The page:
New Delhi: Erapalli Prasanna feels it would be tough for India to progress beyond the Cricket World Cup quarterfinals with the bowling line-up they possess, adding that the lack of a leg-spinner in the squad will make the going only tougher for the defending champions.
"It remains to be seen how many spinners feature in the playing XI. I wish there was a leg-spinner in the squad so there was a combination of a leg and off-spinner. But unfortunately that option is not there," the spin great told PTI.
"Anyway the biggest concern for the team is bowling. Unless and until they finalise the combination of pace and spin, it will be extremely difficult for the team to progress beyond the quarterfinals. The format is such they should at least reach the last eight," said Prasanna, a member of the famous spin quartet comprising Bishan Singh Bedi, S Venkataraghavan and B S Chandrasekhar.
Though India had included leggies Karn Sharma and Amit Mishra in the 30-World Cup probables, eventually off-spinner Ravichandran Ashwin alongside left-arm tweakers Axar Patel and Ravindra Jadeja made the final-15.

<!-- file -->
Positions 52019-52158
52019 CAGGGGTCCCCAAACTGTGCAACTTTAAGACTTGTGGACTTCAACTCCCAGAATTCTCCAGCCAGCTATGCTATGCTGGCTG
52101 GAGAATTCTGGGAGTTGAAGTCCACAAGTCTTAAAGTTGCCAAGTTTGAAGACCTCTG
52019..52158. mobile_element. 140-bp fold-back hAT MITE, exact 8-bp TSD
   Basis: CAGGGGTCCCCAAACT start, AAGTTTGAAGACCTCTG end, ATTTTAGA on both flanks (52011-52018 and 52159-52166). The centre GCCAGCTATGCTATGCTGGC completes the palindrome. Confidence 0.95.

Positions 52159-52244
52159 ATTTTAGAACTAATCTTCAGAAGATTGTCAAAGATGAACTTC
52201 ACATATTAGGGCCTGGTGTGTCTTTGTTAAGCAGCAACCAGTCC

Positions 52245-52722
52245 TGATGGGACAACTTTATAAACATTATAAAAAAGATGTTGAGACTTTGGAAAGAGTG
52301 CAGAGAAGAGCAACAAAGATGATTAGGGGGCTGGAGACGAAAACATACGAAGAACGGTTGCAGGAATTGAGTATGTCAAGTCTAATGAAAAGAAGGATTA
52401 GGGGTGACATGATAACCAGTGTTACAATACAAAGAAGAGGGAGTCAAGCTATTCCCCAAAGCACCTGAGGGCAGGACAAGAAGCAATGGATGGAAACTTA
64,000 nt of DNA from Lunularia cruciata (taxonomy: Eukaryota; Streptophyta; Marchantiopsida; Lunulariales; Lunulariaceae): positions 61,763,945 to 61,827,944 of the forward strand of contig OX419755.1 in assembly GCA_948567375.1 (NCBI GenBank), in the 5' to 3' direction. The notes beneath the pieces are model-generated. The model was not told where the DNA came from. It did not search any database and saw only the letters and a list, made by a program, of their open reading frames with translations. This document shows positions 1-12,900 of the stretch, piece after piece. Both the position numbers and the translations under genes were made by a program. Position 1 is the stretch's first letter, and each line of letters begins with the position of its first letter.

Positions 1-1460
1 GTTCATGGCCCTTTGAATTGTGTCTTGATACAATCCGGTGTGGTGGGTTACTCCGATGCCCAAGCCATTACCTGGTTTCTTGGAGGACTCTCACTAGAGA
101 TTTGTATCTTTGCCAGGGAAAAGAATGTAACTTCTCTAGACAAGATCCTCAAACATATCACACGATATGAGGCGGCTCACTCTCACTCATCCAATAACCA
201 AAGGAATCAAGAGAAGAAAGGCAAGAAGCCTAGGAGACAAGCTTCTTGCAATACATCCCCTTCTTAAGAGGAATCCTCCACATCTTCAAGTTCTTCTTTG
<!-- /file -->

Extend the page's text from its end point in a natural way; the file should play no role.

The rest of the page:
Jadeja is also among the players whose fitness is under a cloud as India struggle to finalise their combination before the tournament opener against Pakistan at Adelaide on February 15.
The pitches tend to favour the faster bowlers more than spinners in Australia and New Zealand but the surface at Adelaide, Hamilton and Sydney offer assistance to the slower bowlers.
Prasanna, a master at foxing the batsmen with his guile and flight, fears the predictability in the attack could cost India dear.
"If you look at the way they (Patel, Ashwin, Jadeja) bowl, they all are bringing the ball in... To me, Patel and Jadeja are the left-arm leg break bowlers. It is unlikely they will turn the ball enough to leave the bat. It is not a natural leg spin option they have.
"A right-arm leg-spinner with the use of his wrist will always turn the ball away more than left-arm spinners. With the spinners we have, it is impossible to take the ball away like a leg-spinner.
"Only Jadeja, I don't know how fit he is, is capable of turning the ball away and that too if he bowls slower than what he has been of late," said the 74-year-old.
Patel mainly relies on bowling flatter through the air, be it for wickets or the containment job. Prasanna reckons that approach won't work for the tenacious 21-year-old.
"It is up to the team management what they want from him (Patel), whether it is focusing on taking wickets or containing runs.
"I don't think that approach (of bowling flat) will help. When the going is tough, it will be very hard for him to stop the runs. If you ball 10 overs and take no wickets, it won't be of much use to the team," concluded Prasanna.